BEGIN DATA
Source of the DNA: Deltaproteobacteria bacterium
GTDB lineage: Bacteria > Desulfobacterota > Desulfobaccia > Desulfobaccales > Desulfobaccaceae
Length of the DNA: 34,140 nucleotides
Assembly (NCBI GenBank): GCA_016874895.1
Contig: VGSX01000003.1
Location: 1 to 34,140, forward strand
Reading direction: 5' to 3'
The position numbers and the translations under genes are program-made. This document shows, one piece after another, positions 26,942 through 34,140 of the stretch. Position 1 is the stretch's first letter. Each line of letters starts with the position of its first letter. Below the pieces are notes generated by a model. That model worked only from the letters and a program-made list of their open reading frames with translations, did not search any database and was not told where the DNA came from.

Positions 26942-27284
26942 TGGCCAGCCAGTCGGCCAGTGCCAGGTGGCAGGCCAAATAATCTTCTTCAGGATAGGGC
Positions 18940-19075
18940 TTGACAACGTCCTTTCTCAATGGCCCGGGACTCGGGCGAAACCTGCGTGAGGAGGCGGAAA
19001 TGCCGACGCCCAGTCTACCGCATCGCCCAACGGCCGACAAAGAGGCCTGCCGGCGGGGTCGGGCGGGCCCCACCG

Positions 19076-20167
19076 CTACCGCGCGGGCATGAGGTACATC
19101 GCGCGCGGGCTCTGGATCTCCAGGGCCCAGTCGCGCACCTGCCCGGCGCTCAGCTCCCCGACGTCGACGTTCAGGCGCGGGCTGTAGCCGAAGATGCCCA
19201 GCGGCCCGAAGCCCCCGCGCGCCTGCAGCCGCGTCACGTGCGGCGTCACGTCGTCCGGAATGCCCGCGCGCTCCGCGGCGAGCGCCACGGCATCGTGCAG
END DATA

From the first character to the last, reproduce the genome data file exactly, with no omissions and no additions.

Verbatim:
Source of the DNA: Deltaproteobacteria bacterium
GTDB lineage: Bacteria > Desulfobacterota > Desulfobaccia > Desulfobaccales > Desulfobaccaceae
Length of the DNA: 34,140 nucleotides
Assembly (NCBI GenBank): GCA_016874895.1
Contig: VGSX01000003.1
Location: 1 to 34,140, forward strand
Reading direction: 5' to 3'
The position numbers and the translations under genes are program-made. This document shows, one piece after another, positions 26,942 through 34,140 of the stretch. Position 1 is the stretch's first letter. Each line of letters starts with the position of its first letter. Below the pieces are notes generated by a model. That model worked only from the letters and a program-made list of their open reading frames with translations, did not search any database and was not told where the DNA came from.

Positions 26942-27284
26942 TGGCCAGCCAGTCGGCCAGTGCCAGGTGGCAGGCCAAATAATCTTCTTCAGGATAGGGC
Positions 18940-19075
18940 TTGACAACGTCCTTTCTCAATGGCCCGGGACTCGGGCGAAACCTGCGTGAGGAGGCGGAAA
19001 TGCCGACGCCCAGTCTACCGCATCGCCCAACGGCCGACAAAGAGGCCTGCCGGCGGGGTCGGGCGGGCCCCACCG

Positions 19076-20167
19076 CTACCGCGCGGGCATGAGGTACATC
19101 GCGCGCGGGCTCTGGATCTCCAGGGCCCAGTCGCGCACCTGCCCGGCGCTCAGCTCCCCGACGTCGACGTTCAGGCGCGGGCTGTAGCCGAAGATGCCCA
19201 GCGGCCCGAAGCCCCCGCGCGCCTGCAGCCGCGTCACGTGCGGCGTCACGTCGTCCGGAATGCCCGCGCGCTCCGCGGCGAGCGCCACGGCATCGTGCAG